Yes, but to use that test as a metric at all seems a little arbitrary. I know people who taken both the general and subject tests and scored under a 700 on the general but crushed the subject.
 
GRE Math subject is not required by most graduate degrees except PhD Math. MFE applicants come from as diversified background as history so it does not make sense to take GRE Math subject unless they have appropriate background.
It is not coincident that a proposal for a specialized MFE GRE test was floated among MFE programs not so long ago. It was shot down for various reasons.
It remains to be seen if the new GRE would do a better job at measuring math ability.

What other standardized exam would you suggest to replace the GRE that is accessible globally by thousands of MFE applicants?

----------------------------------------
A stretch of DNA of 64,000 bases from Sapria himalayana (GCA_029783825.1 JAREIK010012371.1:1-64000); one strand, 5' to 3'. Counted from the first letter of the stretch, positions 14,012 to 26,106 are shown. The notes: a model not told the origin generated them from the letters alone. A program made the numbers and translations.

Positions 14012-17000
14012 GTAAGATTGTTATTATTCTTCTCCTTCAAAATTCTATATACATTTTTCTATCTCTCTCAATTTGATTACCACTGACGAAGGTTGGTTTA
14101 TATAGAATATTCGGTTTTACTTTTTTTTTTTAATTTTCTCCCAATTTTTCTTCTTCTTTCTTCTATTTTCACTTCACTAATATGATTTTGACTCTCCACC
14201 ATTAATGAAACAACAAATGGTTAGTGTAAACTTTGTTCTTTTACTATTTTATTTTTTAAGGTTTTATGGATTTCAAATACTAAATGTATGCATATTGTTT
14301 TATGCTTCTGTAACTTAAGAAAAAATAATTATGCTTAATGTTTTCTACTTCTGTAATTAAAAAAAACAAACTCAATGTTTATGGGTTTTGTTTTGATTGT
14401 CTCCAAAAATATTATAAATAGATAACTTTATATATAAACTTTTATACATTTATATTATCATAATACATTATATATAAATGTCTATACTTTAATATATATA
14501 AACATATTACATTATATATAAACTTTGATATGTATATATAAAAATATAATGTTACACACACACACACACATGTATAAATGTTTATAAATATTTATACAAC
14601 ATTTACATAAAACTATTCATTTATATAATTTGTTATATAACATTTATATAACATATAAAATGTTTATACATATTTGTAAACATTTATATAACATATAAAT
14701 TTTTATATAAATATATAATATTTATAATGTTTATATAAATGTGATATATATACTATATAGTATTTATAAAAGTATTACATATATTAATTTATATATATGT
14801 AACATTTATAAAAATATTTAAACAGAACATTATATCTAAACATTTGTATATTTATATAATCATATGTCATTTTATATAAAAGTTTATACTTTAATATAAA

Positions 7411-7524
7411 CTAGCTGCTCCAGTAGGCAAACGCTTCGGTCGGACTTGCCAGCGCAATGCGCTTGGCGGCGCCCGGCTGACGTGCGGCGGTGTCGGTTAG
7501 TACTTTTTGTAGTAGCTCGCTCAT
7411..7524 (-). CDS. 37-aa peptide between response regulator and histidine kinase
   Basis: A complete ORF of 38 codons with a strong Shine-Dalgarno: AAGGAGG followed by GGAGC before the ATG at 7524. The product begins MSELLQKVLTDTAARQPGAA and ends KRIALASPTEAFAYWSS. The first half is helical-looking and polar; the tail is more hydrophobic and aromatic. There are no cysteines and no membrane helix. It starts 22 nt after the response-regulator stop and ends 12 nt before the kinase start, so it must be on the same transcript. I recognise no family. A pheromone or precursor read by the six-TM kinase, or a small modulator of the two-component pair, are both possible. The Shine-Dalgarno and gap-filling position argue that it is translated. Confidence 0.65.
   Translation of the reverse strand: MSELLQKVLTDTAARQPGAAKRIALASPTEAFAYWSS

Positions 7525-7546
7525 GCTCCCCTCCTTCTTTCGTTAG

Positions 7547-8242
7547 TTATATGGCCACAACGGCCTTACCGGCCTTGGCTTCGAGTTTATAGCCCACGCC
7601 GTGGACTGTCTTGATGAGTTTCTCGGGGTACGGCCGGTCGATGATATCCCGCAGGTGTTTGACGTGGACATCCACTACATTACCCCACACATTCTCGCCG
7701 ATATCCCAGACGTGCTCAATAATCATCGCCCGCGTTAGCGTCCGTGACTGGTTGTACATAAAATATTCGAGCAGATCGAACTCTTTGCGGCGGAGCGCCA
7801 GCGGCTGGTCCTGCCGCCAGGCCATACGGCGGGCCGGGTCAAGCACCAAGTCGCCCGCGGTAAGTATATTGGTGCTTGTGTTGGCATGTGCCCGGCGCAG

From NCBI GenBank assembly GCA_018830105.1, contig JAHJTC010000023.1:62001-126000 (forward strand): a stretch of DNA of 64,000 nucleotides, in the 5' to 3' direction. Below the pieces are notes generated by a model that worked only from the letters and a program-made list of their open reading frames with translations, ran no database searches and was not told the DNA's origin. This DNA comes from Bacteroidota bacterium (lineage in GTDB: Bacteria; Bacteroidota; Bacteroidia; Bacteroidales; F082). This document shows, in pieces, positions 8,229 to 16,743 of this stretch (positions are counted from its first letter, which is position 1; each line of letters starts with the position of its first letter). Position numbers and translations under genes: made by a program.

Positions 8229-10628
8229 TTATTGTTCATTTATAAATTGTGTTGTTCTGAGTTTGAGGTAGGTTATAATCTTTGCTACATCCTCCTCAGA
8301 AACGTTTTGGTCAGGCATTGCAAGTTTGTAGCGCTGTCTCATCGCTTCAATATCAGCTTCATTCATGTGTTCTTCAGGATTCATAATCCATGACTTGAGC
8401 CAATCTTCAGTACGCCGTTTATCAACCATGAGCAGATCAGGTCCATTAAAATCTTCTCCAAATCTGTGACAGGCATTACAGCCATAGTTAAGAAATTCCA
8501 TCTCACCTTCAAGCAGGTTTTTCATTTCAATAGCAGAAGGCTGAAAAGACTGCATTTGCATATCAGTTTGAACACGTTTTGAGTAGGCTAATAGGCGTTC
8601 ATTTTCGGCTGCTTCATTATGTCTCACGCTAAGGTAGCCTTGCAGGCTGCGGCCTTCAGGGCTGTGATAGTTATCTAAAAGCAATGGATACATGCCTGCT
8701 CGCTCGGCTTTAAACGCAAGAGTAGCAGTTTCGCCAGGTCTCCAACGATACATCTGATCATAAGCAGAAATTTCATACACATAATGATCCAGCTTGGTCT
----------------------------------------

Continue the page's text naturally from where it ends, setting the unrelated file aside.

As for your friends who got sub 700 Q, it does not help them with the footnote "but I crush the Subject test". The question remains why they can't crush the easier ones.
 
The math courses that each student took and the grade they obtained should be more important than an 800Q. If someone can get an A in Real Analysis, A in Linear Alg, A in DE, and an A in PDE, that should hold more weight.
 
There are many, many applicants who "get an A in Real Analysis, A in Linear Alg, A in DE, and an A in PDE" in addition to 800Q.
This just shows you how competitive the applicant pool is. I should know because I have done MFE admission for the past few years.